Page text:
BERLIN (Reuters) - Porsche boss Matthias Mueller once joked that he was too old to run Volkswagen but the 62-year-old now looks certain to be given the task of steering the German car maker through the worst business crisis in its history.
Mueller, VW's former head product strategist, is backed by a majority on VW's 20-member supervisory board, which will endorse him as new CEO at a meeting on Friday, a source familiar with the matter told Reuters on Thursday.
The top job at VW suddenly became available this week when chief executive Martin Winterkorn resigned after the company admitted that it deceived U.S. regulators about how much its diesel cars pollute.
Mueller, who trained as a toolmaker before studying information technology, has worked for parts of the VW empire since the 1970s, experience that was seen as one of the decisive factors in getting the job.
Equally importantly, he enjoys the support of the Porsche-Piech family clan who own the majority of the voting rights in VW.
Mueller, promoted to VW's executive board in March, had been viewed as a favorite of family patriarch Ferdinand Piech who reportedly sought to install him as VW CEO in place of Winterkorn earlier this year.
Winterkorn survived a power struggle that saw Piech himself forced to step down as company chairman and his job looked secure until the emissions scandal broke last week.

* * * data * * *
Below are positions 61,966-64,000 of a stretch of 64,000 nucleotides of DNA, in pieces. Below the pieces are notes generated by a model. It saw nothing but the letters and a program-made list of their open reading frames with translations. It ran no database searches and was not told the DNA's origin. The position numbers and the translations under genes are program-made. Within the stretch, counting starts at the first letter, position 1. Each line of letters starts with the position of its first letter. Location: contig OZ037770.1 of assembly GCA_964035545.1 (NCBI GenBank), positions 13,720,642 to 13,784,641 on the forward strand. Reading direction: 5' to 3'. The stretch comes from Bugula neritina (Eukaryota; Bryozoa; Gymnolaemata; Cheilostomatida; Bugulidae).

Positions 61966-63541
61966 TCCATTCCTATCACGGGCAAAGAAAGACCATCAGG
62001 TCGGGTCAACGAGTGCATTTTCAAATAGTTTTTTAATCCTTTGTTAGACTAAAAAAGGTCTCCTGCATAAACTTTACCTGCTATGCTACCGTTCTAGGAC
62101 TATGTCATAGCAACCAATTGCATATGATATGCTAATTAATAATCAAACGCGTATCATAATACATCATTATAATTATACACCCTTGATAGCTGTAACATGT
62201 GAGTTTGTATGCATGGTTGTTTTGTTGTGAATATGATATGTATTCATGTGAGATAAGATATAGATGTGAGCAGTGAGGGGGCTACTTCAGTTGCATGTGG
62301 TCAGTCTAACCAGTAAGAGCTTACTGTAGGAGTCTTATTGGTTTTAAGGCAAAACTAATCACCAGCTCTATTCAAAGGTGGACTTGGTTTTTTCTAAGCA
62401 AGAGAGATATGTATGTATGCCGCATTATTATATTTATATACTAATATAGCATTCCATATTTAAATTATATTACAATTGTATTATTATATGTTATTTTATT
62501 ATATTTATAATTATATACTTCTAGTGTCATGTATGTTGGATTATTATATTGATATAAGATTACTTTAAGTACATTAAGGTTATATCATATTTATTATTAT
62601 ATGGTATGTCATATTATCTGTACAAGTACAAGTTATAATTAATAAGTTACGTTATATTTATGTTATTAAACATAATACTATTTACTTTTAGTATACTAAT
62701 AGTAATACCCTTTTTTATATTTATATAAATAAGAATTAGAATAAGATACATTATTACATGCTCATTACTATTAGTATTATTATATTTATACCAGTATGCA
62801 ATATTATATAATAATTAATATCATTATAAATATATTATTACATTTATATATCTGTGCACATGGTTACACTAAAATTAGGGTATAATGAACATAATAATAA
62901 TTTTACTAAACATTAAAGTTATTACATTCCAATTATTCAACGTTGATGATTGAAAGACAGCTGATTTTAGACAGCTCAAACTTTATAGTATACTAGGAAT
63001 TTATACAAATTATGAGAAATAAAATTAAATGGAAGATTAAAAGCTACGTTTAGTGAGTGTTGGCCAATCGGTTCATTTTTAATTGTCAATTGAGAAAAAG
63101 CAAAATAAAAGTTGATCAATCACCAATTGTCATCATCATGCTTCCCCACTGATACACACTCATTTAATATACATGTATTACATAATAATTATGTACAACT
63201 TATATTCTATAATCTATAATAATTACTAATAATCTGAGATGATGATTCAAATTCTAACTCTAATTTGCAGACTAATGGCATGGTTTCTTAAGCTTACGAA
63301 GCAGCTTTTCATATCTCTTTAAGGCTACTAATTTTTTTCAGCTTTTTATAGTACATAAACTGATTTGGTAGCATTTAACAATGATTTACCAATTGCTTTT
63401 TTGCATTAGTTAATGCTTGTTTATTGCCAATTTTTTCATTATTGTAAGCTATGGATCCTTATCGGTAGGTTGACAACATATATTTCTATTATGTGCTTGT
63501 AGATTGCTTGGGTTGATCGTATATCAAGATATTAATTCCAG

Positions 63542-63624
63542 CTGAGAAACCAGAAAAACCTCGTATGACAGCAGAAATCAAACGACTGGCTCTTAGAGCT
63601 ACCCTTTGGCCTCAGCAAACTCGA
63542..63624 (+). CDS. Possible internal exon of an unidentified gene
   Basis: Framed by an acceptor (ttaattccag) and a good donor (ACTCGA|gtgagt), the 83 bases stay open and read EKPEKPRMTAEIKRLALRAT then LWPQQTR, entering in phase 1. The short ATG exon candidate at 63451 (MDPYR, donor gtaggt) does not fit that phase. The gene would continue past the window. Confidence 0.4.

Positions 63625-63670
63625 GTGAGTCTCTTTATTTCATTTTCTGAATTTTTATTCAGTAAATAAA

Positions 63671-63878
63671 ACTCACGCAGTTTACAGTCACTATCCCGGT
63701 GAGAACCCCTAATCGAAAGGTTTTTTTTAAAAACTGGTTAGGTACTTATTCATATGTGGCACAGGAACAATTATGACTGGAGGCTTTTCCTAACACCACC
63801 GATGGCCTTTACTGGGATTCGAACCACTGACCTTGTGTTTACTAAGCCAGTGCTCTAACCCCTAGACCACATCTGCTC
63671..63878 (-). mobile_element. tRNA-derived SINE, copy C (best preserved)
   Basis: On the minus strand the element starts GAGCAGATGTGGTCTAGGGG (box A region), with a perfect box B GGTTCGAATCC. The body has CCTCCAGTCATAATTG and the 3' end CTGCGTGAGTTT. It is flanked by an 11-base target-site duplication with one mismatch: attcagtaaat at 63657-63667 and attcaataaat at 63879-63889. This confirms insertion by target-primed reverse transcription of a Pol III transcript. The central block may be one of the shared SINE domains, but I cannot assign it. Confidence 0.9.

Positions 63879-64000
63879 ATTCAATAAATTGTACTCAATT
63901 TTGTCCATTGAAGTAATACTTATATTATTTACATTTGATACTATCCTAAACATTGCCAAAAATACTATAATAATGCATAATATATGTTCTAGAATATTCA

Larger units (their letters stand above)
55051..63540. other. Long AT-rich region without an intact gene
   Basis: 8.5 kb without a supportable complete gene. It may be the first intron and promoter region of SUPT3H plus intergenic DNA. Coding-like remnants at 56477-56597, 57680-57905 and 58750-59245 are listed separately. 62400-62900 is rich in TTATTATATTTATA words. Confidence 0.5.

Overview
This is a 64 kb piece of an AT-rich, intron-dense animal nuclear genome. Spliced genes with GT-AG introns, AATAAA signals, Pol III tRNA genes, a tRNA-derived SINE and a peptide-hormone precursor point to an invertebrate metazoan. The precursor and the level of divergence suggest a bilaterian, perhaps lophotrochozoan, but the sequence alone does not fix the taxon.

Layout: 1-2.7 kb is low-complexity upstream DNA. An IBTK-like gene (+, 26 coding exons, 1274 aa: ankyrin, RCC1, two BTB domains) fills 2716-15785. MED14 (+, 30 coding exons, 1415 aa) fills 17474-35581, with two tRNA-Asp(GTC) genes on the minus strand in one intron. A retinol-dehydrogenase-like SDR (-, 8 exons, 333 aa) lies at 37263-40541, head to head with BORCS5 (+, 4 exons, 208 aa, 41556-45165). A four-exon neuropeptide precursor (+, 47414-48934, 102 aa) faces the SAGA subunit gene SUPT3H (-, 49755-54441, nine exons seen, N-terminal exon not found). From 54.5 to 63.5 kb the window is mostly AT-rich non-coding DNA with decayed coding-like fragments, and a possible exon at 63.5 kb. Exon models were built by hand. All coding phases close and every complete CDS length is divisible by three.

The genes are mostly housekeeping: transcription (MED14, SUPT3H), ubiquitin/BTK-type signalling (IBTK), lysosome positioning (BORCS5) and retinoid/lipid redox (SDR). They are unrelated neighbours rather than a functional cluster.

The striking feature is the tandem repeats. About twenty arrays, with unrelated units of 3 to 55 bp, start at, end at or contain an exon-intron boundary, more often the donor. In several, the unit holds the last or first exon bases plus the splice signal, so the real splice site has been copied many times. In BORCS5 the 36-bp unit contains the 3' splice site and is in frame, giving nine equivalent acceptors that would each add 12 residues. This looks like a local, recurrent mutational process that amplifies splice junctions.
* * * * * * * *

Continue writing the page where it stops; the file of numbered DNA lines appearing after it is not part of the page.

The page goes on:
Mueller, Rupert Stadler, who runs VW's Audi brand, and VW brand head Herbert Diess had been seen as the front-runners to replace Winterkorn as VW hastily sought a successor.
"He is a good choice even though he may be seen as a transitory CEO until another internal candidate such as VW brand CEO Diess has earned their stripes," Evercore ISI analyst Arndt Ellinghorst said.
Mueller is known for a laid-back style, often appearing at car shows in a casual jumper rather than the expensively tailored suits favored by fellow executives.
But he does not lack ambition.
Mueller used the Frankfurt auto show this month to toss his hat into the ring to lead VW's sports-car operations as VW adopted a new structure to boost foreign sales and profits.
Those goals will have to take second place to a more basic need to rescue the Volkswagen group from a crisis that threatens to destroy its reputation for reliability and engineering excellence.
Mueller made his name as product manager for Audi's successful A3 model in the 1990s. He then worked as VW's head product strategist until 2010 when he was asked to lead Porsche.
Under his leadership, Porsche has expanded and expects to increase sales to 200,000 vehicles this year, hitting a long-held target three years early.
(Reporting by Ilona Wissenbach in Stuttgart and Andreas Cremer in Berlin; Writing by Keith Weir; Editing by Giles Elgood)